Lowenthal, Schwarzenegger disagree on stalled container fee
The fait accompli of California Gov. Arnold Schwarzenegger signing a statewide $30-per-TEU fee has come in question over the past several weeks, as disagreements between the governor's office and the bill's author polarized over who will control the projected $500 million a year raised by the fee.
The Ports Investment Bill (SB974), authored by Sen. Alan Lowenthal, D-Long Beach, passed the Legislature earlier this month and was slated to head to the governor's office for a signature. However, the bill has since joined hundreds of other bills in legislative limbo due to Schwarzenegger's fiat that he would not sign any bill while the state budget, still being argued in the Legislature, remains unresolved.
SB974 would impose the per-TEU fee on containers moving through the ports of Long Beach, Los Angeles and Oakland and is projected to raise upwards of $500 million annually to be split equally between goods movement infrastructure and environmental projects throughout the state. Under terms of the bill, the fee would be borne by beneficial cargo owners.
The third incarnation of Lowenthal's statewide container fee proposal, the bill has appeared and disappeared several times over the past year. Last September, under threat of a gubernatorial veto, Lowenthal reached an agreement with Schwarzenegger to shelve the bill until this year's legislative session. The move was also seen at the time as an effort to allow the Southern California ports more time to impose their own local container taxes, which both have since done.
At the time, it was widely assumed the agreement virtually guaranteed Schwarzenegger's signature if the bill reached his desk and in statements following the agreement, the governor said he supported a statewide container fee.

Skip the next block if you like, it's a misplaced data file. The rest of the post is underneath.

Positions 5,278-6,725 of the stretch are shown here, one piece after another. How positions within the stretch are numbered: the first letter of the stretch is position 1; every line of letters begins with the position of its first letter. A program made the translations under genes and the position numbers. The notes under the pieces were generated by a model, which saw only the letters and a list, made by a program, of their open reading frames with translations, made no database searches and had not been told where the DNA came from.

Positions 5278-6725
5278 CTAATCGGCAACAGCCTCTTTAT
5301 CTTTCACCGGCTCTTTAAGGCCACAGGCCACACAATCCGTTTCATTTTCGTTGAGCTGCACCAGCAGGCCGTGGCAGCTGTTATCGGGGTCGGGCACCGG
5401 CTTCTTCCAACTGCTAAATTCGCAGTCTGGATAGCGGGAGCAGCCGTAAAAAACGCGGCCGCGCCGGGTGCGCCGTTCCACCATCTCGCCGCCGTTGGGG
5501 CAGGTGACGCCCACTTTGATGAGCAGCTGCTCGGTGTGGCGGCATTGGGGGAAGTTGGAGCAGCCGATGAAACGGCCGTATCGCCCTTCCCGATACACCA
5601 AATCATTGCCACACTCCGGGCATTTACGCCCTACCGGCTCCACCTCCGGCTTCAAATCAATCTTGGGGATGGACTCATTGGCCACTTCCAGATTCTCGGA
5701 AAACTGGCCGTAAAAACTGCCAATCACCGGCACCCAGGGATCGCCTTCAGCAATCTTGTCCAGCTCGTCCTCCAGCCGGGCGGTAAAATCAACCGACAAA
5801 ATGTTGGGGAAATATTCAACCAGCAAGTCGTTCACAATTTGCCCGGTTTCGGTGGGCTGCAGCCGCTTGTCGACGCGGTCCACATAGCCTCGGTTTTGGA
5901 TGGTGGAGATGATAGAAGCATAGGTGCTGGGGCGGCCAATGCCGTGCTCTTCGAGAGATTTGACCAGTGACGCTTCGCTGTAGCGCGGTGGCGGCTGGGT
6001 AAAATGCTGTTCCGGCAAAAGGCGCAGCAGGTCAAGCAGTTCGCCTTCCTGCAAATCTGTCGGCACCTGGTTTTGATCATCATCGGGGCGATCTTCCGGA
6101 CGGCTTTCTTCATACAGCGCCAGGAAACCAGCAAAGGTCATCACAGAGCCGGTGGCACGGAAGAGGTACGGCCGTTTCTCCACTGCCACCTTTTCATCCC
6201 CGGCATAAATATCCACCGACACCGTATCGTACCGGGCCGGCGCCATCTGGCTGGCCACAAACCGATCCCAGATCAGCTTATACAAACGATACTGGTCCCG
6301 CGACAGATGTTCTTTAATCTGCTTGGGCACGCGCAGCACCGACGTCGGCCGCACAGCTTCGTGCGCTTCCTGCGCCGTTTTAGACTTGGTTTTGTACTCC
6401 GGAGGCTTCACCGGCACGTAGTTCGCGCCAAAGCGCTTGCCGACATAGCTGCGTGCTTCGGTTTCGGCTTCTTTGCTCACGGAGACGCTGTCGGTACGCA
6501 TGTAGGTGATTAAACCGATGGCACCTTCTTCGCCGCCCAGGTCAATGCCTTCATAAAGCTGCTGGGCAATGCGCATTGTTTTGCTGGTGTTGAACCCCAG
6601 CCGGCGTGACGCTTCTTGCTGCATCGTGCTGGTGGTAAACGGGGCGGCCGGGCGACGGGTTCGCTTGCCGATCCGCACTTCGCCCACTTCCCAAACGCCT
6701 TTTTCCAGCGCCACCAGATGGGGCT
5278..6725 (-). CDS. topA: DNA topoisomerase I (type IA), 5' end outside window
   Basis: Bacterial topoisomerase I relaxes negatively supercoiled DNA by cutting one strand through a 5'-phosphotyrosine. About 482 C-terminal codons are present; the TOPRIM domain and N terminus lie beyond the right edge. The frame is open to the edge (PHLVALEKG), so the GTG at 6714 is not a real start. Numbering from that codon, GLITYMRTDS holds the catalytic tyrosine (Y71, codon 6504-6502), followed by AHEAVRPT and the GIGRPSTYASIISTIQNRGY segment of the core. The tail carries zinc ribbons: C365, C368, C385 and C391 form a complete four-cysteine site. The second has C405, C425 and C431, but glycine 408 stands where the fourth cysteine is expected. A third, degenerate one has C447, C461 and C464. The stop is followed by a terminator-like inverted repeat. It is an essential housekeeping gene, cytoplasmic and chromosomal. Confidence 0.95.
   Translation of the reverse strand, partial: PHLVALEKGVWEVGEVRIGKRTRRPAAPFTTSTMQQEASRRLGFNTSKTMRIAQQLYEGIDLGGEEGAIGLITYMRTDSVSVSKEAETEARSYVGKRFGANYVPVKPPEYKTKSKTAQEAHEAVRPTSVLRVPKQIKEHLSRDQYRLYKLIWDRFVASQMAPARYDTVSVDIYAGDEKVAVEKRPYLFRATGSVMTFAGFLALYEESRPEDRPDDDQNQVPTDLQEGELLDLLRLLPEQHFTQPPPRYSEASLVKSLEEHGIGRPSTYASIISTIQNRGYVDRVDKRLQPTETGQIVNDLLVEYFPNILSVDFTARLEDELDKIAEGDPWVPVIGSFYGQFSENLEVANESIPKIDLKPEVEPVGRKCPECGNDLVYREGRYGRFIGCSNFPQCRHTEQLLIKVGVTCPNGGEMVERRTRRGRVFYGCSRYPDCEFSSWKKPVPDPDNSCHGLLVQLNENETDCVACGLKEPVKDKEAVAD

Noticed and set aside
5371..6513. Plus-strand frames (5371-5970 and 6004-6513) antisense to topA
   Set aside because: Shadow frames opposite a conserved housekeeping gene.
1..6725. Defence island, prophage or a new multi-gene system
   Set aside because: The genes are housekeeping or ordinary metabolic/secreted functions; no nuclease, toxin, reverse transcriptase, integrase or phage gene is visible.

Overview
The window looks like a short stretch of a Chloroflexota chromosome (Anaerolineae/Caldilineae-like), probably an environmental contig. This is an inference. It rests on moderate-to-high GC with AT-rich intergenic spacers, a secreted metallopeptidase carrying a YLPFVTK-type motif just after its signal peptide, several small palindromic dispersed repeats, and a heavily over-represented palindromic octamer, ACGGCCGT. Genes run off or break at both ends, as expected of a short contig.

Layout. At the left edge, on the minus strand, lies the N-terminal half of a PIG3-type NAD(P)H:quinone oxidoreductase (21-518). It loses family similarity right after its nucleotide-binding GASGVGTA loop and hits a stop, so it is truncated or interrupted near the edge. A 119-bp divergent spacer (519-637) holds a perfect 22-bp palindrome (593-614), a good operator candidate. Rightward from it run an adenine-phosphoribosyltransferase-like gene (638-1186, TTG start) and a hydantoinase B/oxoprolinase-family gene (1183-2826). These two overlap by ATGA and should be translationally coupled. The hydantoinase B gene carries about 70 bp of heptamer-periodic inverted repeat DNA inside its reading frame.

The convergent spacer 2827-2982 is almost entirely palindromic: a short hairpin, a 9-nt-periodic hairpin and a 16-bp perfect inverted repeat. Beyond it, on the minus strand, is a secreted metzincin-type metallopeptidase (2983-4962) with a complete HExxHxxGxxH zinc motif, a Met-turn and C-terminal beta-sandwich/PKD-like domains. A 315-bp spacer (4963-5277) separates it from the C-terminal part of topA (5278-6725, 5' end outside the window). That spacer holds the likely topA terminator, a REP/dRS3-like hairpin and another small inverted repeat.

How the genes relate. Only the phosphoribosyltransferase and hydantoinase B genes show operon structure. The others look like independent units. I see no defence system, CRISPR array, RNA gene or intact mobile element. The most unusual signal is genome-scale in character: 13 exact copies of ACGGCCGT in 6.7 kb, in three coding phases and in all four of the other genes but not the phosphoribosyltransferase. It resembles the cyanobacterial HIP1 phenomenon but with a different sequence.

However, Schwarzenegger is now looking to add last-minute amendments to the bill giving control of at least some of the potential funds raised by the container fee to the California Air Resources Board.
Lowenthal opposes the governor's proposed amendments, fearing the changes could divert funds from areas specifically targeted in the bill.
'We’re willing to work with the administration but we’re not emasculating the bill,' Lowenthal told the Riverside Press-Enterprise. 'The money has to stay where the problem is.'
Lowenthal himself amended the bill shortly before its final Assembly vote last month to include more than 140 infrastructure projects — most grade separations of rail and street traffic in the Inland Empire.
'We’re playing a game of chicken,' Lowenthal told the Press-Enterprise. 'There’s a lot of money on the table.'
According to attendees of a meeting held with the governor's staff and other state agencies the day before the bill was called for a state Senate vote earlier this month, Lowenthal walked out of the meeting over Schwarzenegger's proposed amendments.
At a follow-up meeting a week later, and after the bill had passed the Legislature, the governor's staff reportedly berated Lowenthal's staff for 'lying' and 'not negotiating in good faith.'
The governor's office has refused to discuss the proposed amendments to SB974.
Lowenthal's office declined to comment on the substance of either meeting, but said that discussions are ongoing with the governor.
Attendees of the second meeting, which also included representatives of CARB, the California Environmental Protection Agency, and the ports of Oakland and Los Angeles, report that the governor's amendments want to hold the SB974 money to the same criteria as the state's Proposition 1b transportation funds.
Proponents of Lowenthal's current version of the bill are concerned that this situation could lead to SB974 money being spent on Prop 1b-type capacity-increasing infrastructure projects. Many of the environmental and other groups that have supported SB974 have cited the bill's focus on projects that improve goods movement efficiency without increasing overall capacity, which they believe will lead to even more goods movement-related pollution.
Lowenthal's bill, like the rest of those held under the gun by the governor's boycott, faces an end of August deadline to obtain a gubernatorial signature. While bills on the governor's desk would become law automatically after the deadline, Schwarzenegger has said that if the state budget is not approved by the legislative deadline, he will veto all of them. ' Keith Higginbotham